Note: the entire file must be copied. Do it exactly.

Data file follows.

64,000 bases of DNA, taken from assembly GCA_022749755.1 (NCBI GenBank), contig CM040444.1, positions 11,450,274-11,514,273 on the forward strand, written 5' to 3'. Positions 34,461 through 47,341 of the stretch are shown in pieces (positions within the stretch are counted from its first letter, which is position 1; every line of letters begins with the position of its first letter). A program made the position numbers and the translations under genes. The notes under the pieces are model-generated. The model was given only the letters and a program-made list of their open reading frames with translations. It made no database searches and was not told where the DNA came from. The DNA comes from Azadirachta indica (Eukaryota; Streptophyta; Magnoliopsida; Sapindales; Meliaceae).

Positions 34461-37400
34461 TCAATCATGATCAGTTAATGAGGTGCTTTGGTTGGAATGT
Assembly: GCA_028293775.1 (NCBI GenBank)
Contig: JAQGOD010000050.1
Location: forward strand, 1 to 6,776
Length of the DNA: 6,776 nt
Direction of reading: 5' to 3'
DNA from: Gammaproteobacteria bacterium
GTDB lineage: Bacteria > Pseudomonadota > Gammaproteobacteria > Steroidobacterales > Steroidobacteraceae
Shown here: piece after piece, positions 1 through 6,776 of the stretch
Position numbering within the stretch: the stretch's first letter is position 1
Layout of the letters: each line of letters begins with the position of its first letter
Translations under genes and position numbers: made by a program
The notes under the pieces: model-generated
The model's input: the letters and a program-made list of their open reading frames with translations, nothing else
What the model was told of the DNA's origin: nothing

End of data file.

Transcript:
64,000 bases of DNA, taken from assembly GCA_022749755.1 (NCBI GenBank), contig CM040444.1, positions 11,450,274-11,514,273 on the forward strand, written 5' to 3'. Positions 34,461 through 47,341 of the stretch are shown in pieces (positions within the stretch are counted from its first letter, which is position 1; every line of letters begins with the position of its first letter). A program made the position numbers and the translations under genes. The notes under the pieces are model-generated. The model was given only the letters and a program-made list of their open reading frames with translations. It made no database searches and was not told where the DNA came from. The DNA comes from Azadirachta indica (Eukaryota; Streptophyta; Magnoliopsida; Sapindales; Meliaceae).

Positions 34461-37400
34461 TCAATCATGATCAGTTAATGAGGTGCTTTGGTTGGAATGT
Assembly: GCA_028293775.1 (NCBI GenBank)
Contig: JAQGOD010000050.1
Location: forward strand, 1 to 6,776
Length of the DNA: 6,776 nt
Direction of reading: 5' to 3'
DNA from: Gammaproteobacteria bacterium
GTDB lineage: Bacteria > Pseudomonadota > Gammaproteobacteria > Steroidobacterales > Steroidobacteraceae
Shown here: piece after piece, positions 1 through 6,776 of the stretch
Position numbering within the stretch: the stretch's first letter is position 1
Layout of the letters: each line of letters begins with the position of its first letter
Translations under genes and position numbers: made by a program
The notes under the pieces: model-generated
The model's input: the letters and a program-made list of their open reading frames with translations, nothing else
What the model was told of the DNA's origin: nothing